[ Music Index | Metro | Metroactive Central | Archives ]

The Sun Ra Also Rises

sun ra
David Lee

Neck and Neck: Elliott Sharp is one of the many Sun Ra admirers represented on Rastacan's "Wavelength Infinity" tribute.

Local label explores the jazz avant-garde from Evan Parker and Beth Custer to a new Sun Ra tribute

By Harvey Pekar

SAN LEANDRO'S Rastascan label has just released three world-class recordings, which isn't too amazing when you consider how many first-rate, if underappreciated, musicians appear on them. The label focuses on experimental music and the imaginative genre-blenders who are putting together new hybrids. It's great that Rastascan is documenting the scene, because we're living in a period of wonderful innovation.

On Breaths and Heartbeats, Evan Parker, playing soprano and tenor saxophones, appears with bassist Barry Guy and drummer Paul Lytton (all three double on percussion). Long a leading avant-garde player, Parker created the album in an unusual manner. During a couple of sessions, the trio laid down some saxophone, bass and drum tracks. At another session, they recorded percussion interludes. Using the resulting pieces, they then put together a musical montage.

Stylistically, Parker seems to have evolved from the free-jazz saxophonists of the 1960s. A knowledgeable and creative improviser, he extended their ideas, developing an amazing array of effects in the process. His great range, speed, mastery of circular breathing and use of multiphonics, squawks, squeals, screams and honks allow him to produce a huge variety of tone colors and textures. His work in some respects seems to have influenced John Zorn's playing, particularly his quacking; in any event, Zorn expresses great admiration for Parker's improvisation.

The trio members' interplay also deserves close attention. Rather than function as accompanists, Guy and Lytton play in the front line with Parker. Their work is composed of brief fragments ingeniously fashioned into a mosaic. Sometimes it's violent; on other occasions, hauntingly beautiful. The percussion interludes are used to open the music, to let it breathe. Lytton plays with considerable sensitivity and imagination throughout, while the resourceful Guy produces a wide variety of effects by plucking, bowing and hitting his strings.

The Shirt I Slept In, by San Francisco's composer-clarinetist Beth Custer (a charter member of the Bay Area bands Club Foot Orchestra, Trance Mission and Clarinet Thing), displays a unique mix of influences, ranging from minimalist classical music to jazz to country to several forms of folk music.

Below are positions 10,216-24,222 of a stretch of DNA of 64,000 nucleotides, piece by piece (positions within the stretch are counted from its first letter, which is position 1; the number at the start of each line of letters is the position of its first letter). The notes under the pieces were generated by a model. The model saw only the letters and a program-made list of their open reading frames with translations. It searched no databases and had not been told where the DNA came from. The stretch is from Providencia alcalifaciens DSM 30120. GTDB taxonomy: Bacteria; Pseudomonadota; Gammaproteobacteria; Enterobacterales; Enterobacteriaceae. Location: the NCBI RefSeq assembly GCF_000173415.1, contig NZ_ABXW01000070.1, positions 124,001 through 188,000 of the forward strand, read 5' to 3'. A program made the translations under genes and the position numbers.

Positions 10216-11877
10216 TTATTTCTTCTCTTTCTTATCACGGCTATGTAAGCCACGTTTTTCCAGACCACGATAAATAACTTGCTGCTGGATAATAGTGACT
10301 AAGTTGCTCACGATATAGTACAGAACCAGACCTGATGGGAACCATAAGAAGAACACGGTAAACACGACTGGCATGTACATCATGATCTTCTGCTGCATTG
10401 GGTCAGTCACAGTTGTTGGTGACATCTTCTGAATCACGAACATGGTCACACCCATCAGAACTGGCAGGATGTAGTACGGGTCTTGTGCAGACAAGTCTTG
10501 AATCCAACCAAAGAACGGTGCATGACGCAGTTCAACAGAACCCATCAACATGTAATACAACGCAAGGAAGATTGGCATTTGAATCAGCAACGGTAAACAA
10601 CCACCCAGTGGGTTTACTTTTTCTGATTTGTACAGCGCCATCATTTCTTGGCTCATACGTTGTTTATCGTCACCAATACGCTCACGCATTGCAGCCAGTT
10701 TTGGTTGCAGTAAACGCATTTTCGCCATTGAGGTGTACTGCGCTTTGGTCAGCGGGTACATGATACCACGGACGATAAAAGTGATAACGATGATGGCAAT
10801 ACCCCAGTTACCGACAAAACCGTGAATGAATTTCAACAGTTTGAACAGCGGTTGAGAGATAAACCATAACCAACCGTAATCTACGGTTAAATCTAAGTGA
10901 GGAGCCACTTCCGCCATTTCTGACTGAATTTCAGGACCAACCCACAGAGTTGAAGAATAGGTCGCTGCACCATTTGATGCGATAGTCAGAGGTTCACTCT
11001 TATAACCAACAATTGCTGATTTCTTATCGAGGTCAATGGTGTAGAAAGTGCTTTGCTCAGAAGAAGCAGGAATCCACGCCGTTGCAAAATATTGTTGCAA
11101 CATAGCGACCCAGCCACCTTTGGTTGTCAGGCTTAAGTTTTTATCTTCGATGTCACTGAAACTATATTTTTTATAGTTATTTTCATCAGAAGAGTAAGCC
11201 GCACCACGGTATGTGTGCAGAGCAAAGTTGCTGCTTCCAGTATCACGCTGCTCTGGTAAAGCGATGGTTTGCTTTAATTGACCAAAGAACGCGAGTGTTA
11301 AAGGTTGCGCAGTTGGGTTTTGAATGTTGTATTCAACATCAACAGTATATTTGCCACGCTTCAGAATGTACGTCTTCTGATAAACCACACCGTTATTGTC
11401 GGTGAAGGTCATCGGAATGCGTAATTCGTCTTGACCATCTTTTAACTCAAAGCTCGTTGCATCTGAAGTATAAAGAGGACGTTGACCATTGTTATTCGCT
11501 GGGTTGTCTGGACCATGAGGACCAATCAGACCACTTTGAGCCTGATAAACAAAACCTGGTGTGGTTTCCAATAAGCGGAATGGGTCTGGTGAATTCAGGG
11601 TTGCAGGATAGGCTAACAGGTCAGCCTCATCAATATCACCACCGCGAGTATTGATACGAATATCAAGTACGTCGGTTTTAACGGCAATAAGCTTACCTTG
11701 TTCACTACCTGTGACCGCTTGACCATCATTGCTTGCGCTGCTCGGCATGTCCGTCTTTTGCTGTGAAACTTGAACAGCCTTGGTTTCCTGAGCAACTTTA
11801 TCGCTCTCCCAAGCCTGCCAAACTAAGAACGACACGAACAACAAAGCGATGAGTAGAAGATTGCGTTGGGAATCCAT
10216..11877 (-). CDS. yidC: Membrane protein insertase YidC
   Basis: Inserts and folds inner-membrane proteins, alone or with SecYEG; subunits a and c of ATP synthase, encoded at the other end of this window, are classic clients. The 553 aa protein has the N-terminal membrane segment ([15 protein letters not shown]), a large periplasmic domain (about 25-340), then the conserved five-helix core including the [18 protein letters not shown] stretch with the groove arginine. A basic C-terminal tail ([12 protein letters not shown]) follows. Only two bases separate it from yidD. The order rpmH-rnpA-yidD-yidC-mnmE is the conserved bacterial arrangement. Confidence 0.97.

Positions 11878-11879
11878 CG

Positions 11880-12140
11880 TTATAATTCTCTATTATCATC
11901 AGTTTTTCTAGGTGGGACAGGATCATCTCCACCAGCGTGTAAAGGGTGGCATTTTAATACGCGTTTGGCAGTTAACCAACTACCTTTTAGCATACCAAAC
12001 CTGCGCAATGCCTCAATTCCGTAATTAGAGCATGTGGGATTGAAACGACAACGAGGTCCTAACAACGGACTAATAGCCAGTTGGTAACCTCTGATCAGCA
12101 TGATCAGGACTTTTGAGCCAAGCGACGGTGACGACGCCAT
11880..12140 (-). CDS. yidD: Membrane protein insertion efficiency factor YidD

The personnel on these pieces, written from 1990 to 1995, varies from track to track. Some of the songs were commissioned by performance groups. One comes from an opera; another was written for a stage production of 12 Angry Men; yet another is part of a film soundtrack. In addition to various kinds of clarinets and other instruments commonly encountered in jazz and Western classical music, Custer employs accordion, banjo, dumbek, gamelan, marimba and voice.

Needless to say, Custer's orchestration is unique. The selections are tightly arranged, and there isn't a whole lot of improvisation. Don't let that put you off, though; Custer's music has warmth, humor and charm.

A TWO-CD TRIBUTE to Sun Ra titled Wavelength Infinity features the jazz great's music being performed by a broad spectrum of progressive jazz and rock artists: Elliot Sharp, Eugene Chadbourne, NRBQ, the Eddie Gale/John Tchicai Sextet and the Thornhill/Chabot/Montclair Tri-School Arkestra, composed of hip elementary school kids. There are also Sun Ra poetry recitations, solo and accompanied by music, by Thurston Moore, former Sun Ra trumpeter Art Hoyle and others.

All of these performances have something to recommend them, and most are entertaining. Beyond that, however, the quality of the tracks varies almost as much as the styles represented. I was happy that the group of trumpeter Gale and Tchicai, who came to the fore on alto sax but plays tenor here, contributed a version of "An Island in Space." Not much has been heard from them nationally in some time, but they play thoughtful, satisfying solos here. Graham Connah's group turns in a strong performance of "The Satellites Are Spinning," highlighting collective improvisation. NRBQ, with Ra enthusiast Terry Adams on piano and Arkestra veteran Marshall Allen playing alto, offers a "Fate in a Pleasant Mood" containing substantive solos.

Sharp's "Disco 3000" illustrates his electronic ingenuity, while the Chadbourne-Jimmy Carl Black rendition of "Space Is the Place," with its bluegrass banjo and amusing dialogue, provides humorous moments, as does Miss Murgatroid's thunderous accordion work on "Nature's Law." Clarinetist Ben Goldberg and alto saxophonist Steve Adams offer an impressive duo version of "Transition," and baritone sax man John Raskin provides a full-bodied version of "Lullaby for Realville," actually a Richard Evans composition. Proceeds of this album's sale will be donated by producer Gino Robair to the Arkestra, which makes the whole project doubly worthy.

[ Metro | Metroactive Central | Archives ]

From the May 23-29, 1996 issue of Metro

This page was designed and created by the Boulevards team.
Copyright © 1996 Metro Publishing and Virtual Valley, Inc.